According to statistics, Vietnam currently ranks fourth in the world in volume of plastic waste, with approximately 730,000 tons of plastic waste going to the sea every year. Vietnam is also known as a country with twice the amount of plastic waste compared to low-income countries.
How much plastic is used in Vietnam?
In 2017, Vietnam’s plastic industry consumed about 5.9 Mt of virgin plastic materials, equivalent to a per capita plastic consumption rate of 63 kg/capita/year (kg/cap/year).
How much waste does Vietnam produce?
Vietnam produces about 13 million tonnes of waste each year, roughly the equivalent of the Great Pyramid of Giza – twice-over. Vietnam is also one of the five Southeast Asian countries that together are responsible for more marine plastic waste leakage than the rest of the world combined.
Who is the #1 country in plastic waste?
China contributes the highest share of mismanaged plastic waste with around 28 percent of the global total, followed by 10 percent in Indonesia, 6 percent for both the Philippines and Vietnam.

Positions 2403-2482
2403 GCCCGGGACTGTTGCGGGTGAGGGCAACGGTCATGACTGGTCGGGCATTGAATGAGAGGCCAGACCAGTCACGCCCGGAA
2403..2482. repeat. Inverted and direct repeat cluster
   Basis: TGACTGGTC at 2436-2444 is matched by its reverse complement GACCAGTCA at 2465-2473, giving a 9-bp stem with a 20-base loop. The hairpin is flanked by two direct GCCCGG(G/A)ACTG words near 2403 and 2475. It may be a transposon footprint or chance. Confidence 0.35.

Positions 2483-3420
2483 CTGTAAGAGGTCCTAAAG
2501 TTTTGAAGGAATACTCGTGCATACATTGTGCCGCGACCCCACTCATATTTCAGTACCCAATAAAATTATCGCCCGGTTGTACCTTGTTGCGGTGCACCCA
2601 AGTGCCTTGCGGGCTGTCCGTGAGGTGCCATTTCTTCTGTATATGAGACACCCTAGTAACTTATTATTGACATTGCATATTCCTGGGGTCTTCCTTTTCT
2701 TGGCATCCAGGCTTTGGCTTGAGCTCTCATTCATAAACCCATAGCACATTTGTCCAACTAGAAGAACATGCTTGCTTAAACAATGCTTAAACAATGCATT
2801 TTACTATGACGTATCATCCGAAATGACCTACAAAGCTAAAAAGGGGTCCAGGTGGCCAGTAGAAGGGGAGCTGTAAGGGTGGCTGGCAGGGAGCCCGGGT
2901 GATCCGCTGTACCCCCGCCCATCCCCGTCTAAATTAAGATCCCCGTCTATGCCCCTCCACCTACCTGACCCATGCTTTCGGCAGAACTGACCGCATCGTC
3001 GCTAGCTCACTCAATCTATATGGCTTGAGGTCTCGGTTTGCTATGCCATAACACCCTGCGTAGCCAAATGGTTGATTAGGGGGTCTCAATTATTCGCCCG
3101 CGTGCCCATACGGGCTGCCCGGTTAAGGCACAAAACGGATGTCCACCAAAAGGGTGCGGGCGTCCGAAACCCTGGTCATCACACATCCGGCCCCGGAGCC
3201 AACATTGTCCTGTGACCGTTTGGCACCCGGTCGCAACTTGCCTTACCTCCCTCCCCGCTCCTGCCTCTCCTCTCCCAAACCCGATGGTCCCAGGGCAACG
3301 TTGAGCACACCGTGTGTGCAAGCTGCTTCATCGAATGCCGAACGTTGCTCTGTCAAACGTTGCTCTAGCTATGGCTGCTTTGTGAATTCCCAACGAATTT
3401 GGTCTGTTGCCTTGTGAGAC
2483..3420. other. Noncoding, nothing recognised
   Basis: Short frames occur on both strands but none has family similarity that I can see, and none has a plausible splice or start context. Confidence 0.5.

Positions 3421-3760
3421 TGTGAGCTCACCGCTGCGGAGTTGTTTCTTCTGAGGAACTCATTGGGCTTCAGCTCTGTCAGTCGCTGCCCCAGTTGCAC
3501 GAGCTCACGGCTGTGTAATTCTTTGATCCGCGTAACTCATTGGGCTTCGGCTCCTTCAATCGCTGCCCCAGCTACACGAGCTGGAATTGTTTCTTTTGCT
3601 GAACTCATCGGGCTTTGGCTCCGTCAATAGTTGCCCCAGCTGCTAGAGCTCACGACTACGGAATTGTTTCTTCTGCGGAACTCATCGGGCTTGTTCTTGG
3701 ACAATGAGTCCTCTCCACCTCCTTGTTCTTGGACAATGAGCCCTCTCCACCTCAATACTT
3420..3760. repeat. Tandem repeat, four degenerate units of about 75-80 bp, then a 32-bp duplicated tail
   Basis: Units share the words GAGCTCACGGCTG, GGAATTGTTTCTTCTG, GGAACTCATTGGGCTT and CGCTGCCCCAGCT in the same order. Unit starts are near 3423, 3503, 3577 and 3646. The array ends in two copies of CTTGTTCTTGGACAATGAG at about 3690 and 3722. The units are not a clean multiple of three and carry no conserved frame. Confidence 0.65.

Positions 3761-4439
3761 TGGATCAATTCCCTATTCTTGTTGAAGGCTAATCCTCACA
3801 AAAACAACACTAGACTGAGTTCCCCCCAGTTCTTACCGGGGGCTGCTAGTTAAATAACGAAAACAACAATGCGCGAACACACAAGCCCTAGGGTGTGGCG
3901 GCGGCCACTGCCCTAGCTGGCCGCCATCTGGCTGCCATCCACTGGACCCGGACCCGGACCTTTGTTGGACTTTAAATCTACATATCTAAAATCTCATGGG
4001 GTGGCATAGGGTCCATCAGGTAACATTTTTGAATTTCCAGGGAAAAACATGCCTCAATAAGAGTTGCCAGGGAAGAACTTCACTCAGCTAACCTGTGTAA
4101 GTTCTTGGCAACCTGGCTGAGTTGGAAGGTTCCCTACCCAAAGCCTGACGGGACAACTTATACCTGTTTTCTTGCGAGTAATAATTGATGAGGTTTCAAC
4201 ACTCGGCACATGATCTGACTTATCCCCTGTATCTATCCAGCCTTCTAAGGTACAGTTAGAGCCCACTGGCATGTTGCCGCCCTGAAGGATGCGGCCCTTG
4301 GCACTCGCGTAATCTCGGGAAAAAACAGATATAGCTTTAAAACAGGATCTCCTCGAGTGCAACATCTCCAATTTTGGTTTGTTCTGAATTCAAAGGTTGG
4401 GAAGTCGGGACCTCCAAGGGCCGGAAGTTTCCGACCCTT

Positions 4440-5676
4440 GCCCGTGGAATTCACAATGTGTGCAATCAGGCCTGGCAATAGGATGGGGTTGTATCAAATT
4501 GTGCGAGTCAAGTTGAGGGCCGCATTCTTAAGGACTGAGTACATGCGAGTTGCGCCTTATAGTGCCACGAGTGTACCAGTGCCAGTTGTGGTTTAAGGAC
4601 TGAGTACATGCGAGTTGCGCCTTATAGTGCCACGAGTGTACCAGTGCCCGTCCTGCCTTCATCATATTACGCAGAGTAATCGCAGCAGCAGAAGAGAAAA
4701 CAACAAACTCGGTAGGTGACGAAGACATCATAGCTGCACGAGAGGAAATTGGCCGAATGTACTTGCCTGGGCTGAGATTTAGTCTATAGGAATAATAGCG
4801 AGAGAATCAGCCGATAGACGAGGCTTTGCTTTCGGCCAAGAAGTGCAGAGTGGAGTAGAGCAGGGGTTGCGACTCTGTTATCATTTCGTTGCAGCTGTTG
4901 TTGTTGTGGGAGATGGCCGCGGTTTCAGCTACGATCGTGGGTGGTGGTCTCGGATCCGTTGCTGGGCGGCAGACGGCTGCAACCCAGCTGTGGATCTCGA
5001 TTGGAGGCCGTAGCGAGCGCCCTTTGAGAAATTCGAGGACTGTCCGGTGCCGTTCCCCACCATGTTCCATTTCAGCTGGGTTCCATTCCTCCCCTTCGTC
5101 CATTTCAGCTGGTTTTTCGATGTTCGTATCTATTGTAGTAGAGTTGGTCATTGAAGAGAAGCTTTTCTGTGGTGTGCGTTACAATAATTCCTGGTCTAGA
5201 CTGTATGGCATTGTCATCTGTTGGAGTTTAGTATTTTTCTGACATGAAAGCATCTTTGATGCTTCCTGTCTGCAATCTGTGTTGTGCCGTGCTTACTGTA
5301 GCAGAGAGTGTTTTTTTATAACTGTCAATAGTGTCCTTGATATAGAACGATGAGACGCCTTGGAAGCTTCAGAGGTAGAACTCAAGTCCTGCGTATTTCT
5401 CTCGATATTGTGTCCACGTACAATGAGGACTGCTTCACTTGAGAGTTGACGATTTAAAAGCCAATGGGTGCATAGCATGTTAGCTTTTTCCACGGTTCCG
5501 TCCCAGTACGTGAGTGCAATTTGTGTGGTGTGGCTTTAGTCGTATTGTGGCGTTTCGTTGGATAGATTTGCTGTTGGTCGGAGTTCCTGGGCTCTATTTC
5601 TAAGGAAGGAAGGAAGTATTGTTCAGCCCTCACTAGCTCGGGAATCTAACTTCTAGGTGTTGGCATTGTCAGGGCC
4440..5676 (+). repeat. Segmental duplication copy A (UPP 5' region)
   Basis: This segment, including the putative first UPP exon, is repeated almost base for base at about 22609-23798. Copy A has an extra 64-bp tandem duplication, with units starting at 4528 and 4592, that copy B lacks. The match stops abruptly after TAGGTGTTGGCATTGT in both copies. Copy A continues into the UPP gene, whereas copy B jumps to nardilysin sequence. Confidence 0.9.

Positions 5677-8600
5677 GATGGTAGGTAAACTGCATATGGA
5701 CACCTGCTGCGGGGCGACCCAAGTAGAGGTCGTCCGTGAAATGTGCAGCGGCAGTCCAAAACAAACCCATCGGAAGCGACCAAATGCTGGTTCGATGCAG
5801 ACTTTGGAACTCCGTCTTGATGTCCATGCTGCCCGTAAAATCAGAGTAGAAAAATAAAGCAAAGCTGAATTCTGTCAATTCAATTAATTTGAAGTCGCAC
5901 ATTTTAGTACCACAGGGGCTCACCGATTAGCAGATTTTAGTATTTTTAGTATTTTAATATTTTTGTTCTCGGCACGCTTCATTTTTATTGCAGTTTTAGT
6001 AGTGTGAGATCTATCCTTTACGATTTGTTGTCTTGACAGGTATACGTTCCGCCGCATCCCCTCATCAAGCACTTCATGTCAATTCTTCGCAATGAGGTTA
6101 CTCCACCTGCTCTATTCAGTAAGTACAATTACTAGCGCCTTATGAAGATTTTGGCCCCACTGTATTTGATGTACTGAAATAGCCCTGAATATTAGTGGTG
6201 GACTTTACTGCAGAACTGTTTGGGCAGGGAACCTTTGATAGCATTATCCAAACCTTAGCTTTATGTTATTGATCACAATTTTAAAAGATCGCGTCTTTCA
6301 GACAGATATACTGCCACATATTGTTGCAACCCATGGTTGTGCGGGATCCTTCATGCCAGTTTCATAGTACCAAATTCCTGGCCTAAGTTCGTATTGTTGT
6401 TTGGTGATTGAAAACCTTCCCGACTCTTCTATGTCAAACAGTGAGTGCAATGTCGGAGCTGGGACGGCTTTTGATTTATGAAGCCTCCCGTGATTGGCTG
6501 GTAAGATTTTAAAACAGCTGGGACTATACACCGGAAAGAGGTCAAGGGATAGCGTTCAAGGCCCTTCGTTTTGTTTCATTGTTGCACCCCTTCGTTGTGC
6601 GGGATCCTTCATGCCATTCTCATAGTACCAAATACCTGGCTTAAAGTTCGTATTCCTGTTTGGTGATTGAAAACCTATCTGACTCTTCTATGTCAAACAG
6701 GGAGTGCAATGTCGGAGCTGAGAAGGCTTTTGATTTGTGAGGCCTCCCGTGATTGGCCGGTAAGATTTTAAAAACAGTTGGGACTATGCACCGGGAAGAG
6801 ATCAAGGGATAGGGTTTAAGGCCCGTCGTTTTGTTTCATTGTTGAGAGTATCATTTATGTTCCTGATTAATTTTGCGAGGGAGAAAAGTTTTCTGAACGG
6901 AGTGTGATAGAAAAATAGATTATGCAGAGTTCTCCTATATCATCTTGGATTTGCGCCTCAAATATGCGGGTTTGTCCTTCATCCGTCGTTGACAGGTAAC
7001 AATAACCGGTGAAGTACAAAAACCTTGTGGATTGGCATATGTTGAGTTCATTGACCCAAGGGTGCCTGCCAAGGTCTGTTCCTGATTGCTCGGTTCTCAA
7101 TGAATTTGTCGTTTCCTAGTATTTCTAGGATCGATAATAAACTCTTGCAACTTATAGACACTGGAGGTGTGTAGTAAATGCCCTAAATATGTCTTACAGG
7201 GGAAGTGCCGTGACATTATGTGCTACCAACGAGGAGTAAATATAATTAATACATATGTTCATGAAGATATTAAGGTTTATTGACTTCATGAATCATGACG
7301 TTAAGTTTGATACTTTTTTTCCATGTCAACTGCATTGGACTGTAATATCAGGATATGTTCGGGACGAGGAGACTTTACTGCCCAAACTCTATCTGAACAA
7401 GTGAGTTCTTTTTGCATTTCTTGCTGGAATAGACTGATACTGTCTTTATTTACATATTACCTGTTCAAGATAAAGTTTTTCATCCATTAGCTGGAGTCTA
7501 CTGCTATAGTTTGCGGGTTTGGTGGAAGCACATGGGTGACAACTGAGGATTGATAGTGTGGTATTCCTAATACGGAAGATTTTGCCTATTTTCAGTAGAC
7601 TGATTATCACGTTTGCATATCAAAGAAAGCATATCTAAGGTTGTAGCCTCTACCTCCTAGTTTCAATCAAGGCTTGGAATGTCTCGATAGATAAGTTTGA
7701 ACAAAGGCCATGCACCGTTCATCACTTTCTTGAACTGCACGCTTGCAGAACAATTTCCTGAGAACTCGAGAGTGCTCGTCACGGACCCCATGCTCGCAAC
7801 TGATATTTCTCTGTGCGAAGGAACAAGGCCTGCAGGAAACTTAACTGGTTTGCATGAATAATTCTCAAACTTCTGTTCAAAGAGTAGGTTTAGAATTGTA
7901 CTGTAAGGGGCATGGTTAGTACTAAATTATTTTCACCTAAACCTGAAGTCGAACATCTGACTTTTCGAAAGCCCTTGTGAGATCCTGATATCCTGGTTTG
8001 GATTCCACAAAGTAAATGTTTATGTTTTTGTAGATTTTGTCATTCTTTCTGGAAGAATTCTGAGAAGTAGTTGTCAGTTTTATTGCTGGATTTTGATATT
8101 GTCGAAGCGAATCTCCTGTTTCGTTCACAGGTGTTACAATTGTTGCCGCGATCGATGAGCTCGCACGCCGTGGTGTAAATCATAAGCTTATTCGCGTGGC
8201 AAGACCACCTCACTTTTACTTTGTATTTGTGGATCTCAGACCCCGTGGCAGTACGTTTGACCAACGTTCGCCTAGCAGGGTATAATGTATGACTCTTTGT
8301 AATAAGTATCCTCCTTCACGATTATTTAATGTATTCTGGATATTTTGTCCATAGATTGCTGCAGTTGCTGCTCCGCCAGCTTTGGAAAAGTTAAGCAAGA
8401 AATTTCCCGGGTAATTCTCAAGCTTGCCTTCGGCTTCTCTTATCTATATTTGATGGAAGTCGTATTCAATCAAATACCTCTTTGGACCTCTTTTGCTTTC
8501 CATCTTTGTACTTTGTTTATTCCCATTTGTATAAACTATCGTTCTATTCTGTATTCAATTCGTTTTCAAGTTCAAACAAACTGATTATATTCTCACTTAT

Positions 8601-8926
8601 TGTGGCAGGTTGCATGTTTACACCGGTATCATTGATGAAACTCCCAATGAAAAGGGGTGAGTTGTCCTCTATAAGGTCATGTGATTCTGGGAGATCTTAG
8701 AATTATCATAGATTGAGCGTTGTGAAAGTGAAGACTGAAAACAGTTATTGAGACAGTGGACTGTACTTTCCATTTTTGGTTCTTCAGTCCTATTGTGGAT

How does Vietnam deal with plastic pollution?
Vietnam should set up legal framework for recycling plastic waste, reduce plastic use and find new materials to replace non-recyclable plastics, according to experts. … They buy recycled PET bottles and thermoform them, thus keeping over one billion PET bottles out of landfills each year.
Does Vietnam recycle?
Hence, recycling is a popular activity of waste disposal in Vietnam. Hanoi of Vietnam has the highest recycling rate compared to any other Asian cities with about 20% of the municipal waste recycled. … Most of the recycling businesses in Vietnam are either informal family businesses or small scale enterprises.
What does plastic waste consist of?
Plastic pollution is the accumulation of plastic objects and particles (e.g. plastic bottles, bags and microbeads) in the Earth’s environment that adversely affects wildlife, wildlife habitat, and humans.
Which country has zero garbage?
Sweden is aiming for zero waste. This means stepping up from recycling to reusing. It is early morning, and 31-year-old Daniel Silberstein collects his bike from the storeroom in his block of flats, but not before he has separated out his empty cartons and packaging into the containers in the shared basement.
Which is the cleanest country in the world?
Top 10 countries with the best environment in 2021